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Sixteen mongrel dogs had bilateral nephrectomy and received a renal allograft from an unmatched mongrel. One group of eight dogs was treated orally with azathioprine and prednisone; another group of eight dogs was treated orally with cyclosporine and prednisone. Four dogs of each group received four blood transfusions each prior to surgery.

Mean survival time was nearly the same in the azathioprine-treated and the cyclosporine-treated dogs. Transfusions prolonged survival in the azathioprine-treated group but not in the cyclosporine-treated group. Retrospective measurement of whole blood trough cyclosporine concentrations indicated marked variation between dogs and in the same dog at different times. This variation may have influenced graft survival.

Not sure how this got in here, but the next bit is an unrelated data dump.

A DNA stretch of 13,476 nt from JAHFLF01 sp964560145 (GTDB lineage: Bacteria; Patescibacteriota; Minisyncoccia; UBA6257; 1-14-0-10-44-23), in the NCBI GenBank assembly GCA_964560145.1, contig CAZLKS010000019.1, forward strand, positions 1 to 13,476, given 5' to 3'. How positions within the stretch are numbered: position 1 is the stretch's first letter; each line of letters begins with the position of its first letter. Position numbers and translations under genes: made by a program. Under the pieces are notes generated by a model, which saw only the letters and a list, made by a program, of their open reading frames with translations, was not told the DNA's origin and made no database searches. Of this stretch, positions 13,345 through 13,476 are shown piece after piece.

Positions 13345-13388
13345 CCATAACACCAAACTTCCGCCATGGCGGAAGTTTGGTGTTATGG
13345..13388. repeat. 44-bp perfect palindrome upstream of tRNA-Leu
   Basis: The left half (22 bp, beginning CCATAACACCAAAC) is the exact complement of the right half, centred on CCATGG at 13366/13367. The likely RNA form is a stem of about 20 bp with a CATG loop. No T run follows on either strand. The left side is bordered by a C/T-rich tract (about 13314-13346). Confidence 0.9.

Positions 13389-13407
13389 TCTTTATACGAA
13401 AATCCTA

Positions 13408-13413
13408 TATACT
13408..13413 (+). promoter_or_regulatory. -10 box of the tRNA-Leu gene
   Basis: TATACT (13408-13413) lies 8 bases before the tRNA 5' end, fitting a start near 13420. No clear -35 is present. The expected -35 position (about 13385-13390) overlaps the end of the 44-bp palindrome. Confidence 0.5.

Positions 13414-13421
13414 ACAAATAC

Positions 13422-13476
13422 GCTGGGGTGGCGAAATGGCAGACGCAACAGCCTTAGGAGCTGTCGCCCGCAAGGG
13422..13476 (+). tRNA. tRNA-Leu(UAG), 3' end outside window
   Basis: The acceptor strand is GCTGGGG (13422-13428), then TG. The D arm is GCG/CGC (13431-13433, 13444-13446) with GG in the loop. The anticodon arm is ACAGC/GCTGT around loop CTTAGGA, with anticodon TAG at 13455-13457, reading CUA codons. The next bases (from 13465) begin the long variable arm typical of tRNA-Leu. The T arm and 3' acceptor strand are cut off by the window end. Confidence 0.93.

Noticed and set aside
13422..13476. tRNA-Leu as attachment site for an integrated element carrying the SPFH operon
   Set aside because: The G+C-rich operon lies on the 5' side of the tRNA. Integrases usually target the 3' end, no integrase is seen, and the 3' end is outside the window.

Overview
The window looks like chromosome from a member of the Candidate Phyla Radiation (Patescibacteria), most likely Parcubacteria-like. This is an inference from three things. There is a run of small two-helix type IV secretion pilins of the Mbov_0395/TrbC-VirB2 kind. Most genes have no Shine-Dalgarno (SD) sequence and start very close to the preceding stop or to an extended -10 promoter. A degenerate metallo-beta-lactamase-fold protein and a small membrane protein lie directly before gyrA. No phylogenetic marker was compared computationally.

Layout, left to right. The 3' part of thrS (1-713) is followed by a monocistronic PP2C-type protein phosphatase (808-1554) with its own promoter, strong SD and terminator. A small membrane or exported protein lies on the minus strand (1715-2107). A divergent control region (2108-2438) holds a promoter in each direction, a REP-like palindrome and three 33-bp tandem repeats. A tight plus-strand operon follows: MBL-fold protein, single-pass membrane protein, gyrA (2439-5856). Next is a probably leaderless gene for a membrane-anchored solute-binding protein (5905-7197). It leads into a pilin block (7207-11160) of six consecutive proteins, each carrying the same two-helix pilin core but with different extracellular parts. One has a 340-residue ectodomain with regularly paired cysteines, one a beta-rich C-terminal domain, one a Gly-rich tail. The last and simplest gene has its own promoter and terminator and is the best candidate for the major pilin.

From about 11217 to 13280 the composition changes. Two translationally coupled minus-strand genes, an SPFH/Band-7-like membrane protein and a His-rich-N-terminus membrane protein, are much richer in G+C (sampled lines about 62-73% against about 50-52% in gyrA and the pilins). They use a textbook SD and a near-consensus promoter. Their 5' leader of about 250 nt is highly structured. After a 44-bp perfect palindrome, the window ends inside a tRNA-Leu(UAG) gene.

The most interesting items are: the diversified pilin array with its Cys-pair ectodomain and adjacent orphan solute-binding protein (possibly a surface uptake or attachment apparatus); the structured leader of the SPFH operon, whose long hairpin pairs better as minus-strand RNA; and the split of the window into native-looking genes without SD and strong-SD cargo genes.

Only one dog survived the 9-month period of observation, indicating that refinements of the techniques used in this study will be required for long-term survival of renal allografts in unrelated mongrel dogs.